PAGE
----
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November 23, 2011

I have been marking a huge batch of OU essays these last couple of weeks, and one of the things I have noticed – not for the first time indeed  – is the mis-use, or at least a non-traditional use, of the word ‘however’. A large number of students write sentences that say things like,  “Fairy tales date from the Middle ages, however they were not intended for children at that time.” This looks like our old enemy the comma splice (using a comma to link two ungrammatically related clauses, where a full stop or semi-colon would be more appropriate) and I suppose it is a comma splice, but only because  the students have mistaken ‘however’ for a conjunction – a posh synonym for ‘but’. If ‘however’ was replaced by ‘but’ in the sentence above, there would be no comma splice and no problem.

The mistaking of ‘however’ for a conjunction is widespread and spreading. Last year, I had the job of monitoring tutor-marked Open University assignments – that is, I was assessing the assessors – and on one script I monitored, the tutor had actually ‘corrected’ a student who had used ‘however’ in its proper sense, to begin a new sentence. ‘Don’t start a sentence with a conjunction’, this educated woman with a PhD had written. I mentioned this on her feedback and very gently told her that ‘however’ is an adverb, not a conjunction; but in the next assignment of hers I monitored, she had, unbelievably, made exactly the same hyper-correction on a different student’s work. This time my feedback was a bit terser, and I advised her to look ‘however’ up in a dictionary if she didn’t believe it was an adverb.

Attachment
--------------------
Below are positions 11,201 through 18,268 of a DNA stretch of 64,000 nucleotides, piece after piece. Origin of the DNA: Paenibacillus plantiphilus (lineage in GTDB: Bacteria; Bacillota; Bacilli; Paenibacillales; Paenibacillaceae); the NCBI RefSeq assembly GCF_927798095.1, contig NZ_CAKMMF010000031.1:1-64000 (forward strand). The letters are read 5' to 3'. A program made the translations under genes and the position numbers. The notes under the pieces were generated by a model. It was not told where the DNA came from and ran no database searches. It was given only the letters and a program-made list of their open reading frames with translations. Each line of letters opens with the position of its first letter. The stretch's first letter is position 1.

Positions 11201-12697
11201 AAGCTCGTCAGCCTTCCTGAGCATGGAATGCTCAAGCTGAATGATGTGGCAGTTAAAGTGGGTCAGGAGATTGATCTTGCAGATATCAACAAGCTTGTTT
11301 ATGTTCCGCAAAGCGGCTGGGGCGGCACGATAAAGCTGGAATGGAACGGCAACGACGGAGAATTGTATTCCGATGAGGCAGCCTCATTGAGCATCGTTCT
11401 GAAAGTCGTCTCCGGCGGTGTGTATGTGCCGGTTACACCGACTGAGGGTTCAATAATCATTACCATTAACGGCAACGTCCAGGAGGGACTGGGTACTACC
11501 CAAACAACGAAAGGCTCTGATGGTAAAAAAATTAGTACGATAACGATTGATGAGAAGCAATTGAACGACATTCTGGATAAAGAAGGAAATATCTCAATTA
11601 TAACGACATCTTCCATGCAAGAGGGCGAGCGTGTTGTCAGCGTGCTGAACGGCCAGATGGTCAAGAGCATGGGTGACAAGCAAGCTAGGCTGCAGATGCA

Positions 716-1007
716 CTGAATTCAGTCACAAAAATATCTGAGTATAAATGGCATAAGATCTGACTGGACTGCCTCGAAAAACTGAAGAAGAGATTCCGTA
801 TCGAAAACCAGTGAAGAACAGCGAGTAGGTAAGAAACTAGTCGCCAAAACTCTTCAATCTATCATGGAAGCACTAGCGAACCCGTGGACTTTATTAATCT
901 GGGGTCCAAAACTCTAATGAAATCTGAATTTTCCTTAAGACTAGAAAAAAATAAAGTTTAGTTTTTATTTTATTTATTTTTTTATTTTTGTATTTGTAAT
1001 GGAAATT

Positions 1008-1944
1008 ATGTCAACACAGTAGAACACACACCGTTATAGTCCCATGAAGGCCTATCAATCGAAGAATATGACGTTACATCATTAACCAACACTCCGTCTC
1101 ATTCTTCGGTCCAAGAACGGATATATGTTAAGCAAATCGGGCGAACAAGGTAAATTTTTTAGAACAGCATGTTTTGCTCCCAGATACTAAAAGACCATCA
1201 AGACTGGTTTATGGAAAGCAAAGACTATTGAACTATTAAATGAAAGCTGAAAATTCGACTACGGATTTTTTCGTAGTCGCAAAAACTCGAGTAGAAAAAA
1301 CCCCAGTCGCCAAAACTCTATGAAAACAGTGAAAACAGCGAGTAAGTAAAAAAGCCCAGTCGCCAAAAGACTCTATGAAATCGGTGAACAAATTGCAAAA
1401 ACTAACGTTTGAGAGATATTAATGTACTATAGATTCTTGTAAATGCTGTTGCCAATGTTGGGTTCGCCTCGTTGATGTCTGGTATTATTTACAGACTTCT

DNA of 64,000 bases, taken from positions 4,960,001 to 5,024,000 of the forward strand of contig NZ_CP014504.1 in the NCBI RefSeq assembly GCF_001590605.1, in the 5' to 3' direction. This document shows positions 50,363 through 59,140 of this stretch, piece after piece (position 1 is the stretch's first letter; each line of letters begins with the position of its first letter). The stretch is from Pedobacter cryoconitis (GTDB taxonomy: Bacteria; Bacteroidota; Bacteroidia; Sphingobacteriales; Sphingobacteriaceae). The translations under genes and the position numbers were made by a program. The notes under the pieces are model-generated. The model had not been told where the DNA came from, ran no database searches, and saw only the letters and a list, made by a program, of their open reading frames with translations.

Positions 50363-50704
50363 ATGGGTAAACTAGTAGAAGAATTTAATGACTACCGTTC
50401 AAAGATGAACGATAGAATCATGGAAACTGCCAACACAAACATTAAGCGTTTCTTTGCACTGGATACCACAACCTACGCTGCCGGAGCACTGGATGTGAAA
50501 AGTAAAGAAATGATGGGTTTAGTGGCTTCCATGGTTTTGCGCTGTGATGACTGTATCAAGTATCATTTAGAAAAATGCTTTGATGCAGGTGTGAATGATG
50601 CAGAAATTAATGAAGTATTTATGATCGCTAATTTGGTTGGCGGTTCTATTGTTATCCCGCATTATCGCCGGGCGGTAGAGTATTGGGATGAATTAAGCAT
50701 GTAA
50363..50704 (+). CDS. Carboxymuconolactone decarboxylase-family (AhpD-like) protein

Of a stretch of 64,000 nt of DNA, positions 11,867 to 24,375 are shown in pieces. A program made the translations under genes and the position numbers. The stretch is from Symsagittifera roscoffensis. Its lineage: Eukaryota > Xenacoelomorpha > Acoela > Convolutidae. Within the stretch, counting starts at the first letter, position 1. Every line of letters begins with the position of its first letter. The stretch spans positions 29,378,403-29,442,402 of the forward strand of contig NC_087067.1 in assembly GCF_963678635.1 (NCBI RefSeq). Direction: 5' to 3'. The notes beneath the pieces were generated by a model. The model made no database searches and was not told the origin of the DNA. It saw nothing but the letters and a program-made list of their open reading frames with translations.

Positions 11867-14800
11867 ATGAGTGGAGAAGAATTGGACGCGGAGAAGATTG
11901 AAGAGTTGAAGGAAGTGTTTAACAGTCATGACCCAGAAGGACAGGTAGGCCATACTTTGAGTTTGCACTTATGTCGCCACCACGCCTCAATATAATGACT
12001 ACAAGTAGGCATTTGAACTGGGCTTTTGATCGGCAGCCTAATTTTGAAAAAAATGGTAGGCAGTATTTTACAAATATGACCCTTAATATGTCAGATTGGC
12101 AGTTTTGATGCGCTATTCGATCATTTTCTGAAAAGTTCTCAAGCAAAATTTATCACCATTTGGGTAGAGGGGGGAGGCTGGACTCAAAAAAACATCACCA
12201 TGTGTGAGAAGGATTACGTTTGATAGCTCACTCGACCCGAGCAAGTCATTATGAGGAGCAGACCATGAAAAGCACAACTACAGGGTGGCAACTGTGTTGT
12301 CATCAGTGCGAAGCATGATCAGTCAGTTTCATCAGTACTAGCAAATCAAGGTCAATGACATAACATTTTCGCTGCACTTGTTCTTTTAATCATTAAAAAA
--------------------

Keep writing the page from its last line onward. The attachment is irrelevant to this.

Not that there is anything wrong with starting sentences with conjunctions anyway. It sounds like a nice simple rule with logic behind it, but good writers have always broken it. Dickens repeatedly broke it 150 years ago;  John Bunyan broke it 350 years ago.

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